You mom loves you. It may be hard to suck it up and tell her, but ultimately she will respect you for being honest. Sure she may be mad and play the, “I told you so,” card, but she will be in your corner. It also would be wise to include her so you get the best care and the dental emergency is taken care of properly. She likely has you covered on her insurance, so there is a good chance that part of the visit will be covered. Cash for treatment is always much more expensive. It would be the best to walk through this ordeal with your mom at your side.

The tooth needs to be checked out to establish how bad the trauma is. It may simply be a cosmetic fix, but an x-ray is needed to reveal what’s happening inside. Also, there is a chance that the tooth may not need to be treated. It would be in your best interest to get into an emergency dentist as soon as possible. This will ensure your needs are met the most conservatively which likely means it will be more economical too. Best of luck!

This post is sponsored by Cleveland dentist Hylan Dental Care.

How long will it take to recover from getting dental implants?

I have been putting off having dental implant surgery for a couple months. I finally have it scheduled for next week. But this is right before my vacation the following week. Is that going to be long enough of a recovery from the surgery? I don’t want my vacation to be ruined because I feel lousy. Do you think that one week is enough time?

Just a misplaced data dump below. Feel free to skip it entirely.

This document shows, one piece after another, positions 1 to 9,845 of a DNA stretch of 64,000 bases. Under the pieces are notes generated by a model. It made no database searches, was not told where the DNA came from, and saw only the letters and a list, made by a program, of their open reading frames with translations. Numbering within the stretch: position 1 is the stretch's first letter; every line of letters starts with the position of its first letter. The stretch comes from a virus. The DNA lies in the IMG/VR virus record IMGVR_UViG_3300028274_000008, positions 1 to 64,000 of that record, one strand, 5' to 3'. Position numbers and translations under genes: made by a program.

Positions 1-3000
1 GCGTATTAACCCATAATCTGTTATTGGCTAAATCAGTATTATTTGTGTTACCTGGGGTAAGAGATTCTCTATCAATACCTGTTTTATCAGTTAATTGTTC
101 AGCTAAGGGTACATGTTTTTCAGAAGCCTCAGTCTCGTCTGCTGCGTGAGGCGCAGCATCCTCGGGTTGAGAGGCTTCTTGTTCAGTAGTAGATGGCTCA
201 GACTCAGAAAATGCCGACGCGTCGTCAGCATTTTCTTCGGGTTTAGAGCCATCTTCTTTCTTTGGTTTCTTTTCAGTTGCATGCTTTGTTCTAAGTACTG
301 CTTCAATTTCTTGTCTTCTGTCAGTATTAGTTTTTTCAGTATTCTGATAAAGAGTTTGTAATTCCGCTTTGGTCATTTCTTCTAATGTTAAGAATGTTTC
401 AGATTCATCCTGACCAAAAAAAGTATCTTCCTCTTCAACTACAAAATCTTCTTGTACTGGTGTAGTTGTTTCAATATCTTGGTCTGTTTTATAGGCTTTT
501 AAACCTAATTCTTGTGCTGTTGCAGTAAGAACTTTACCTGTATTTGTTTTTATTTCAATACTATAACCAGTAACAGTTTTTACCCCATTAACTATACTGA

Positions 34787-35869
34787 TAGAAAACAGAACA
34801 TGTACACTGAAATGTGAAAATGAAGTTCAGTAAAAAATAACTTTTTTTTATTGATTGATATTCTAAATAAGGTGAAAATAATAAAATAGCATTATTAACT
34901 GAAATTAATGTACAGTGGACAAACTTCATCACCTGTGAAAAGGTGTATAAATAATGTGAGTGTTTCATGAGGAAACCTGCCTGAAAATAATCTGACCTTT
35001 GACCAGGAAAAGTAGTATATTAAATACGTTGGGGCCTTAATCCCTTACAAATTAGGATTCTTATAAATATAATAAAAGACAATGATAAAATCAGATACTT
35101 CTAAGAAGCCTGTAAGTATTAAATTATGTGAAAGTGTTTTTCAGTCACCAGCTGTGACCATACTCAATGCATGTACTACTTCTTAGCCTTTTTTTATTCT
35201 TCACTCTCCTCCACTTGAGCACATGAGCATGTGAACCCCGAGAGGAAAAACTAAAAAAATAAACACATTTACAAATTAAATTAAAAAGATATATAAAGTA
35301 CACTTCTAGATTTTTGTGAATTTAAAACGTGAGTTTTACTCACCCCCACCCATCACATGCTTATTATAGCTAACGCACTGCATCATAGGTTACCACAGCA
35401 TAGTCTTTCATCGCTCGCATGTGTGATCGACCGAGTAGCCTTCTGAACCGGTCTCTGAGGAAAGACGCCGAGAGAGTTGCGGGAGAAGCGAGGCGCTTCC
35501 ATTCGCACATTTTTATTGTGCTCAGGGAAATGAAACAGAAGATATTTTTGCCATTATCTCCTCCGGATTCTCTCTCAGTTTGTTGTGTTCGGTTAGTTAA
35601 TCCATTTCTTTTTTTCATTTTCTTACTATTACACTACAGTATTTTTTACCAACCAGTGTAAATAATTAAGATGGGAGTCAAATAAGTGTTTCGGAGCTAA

-Paul in Nevada


It is difficult to answer a questions like this because you didn’t really provide that much information about your case. For example, how many implants are you having placed? What are the locations of the implant posts? Are they in the front or back of the mouth? Is there any bone grafting that will be required? In addition to those factors, everyone deals with the placement of dental implants differently. So recovery time varies from case to case.

If you are just having one dental implant placed, you really won’t notice too much interference with your normal daily activities. In fact, you may be up for work the next day. Now, if you are getting an entire arch of teeth replaced and require tooth extractions, this is much more invasive of a procedure. You will likely be on pain medication and will be dealing with some pain and swelling. The more teeth that are impacted, the more soreness and pain you can expect.

If you are traveling out of town for vacation, you may want to reconsider. If for some reason you have some sort of dental emergency, you will likely want to get into see the implant dentist that did the work. Unfortunately, there are too many variables in play to provide a definitive response to your question. Talk to your doctor about your plans and ask his opinion about your post operative care and recovery time. Together you can make the right decision for your individualized needs. Good luck!

This post is sponsored by Cleveland dentist Hylan Dental Care.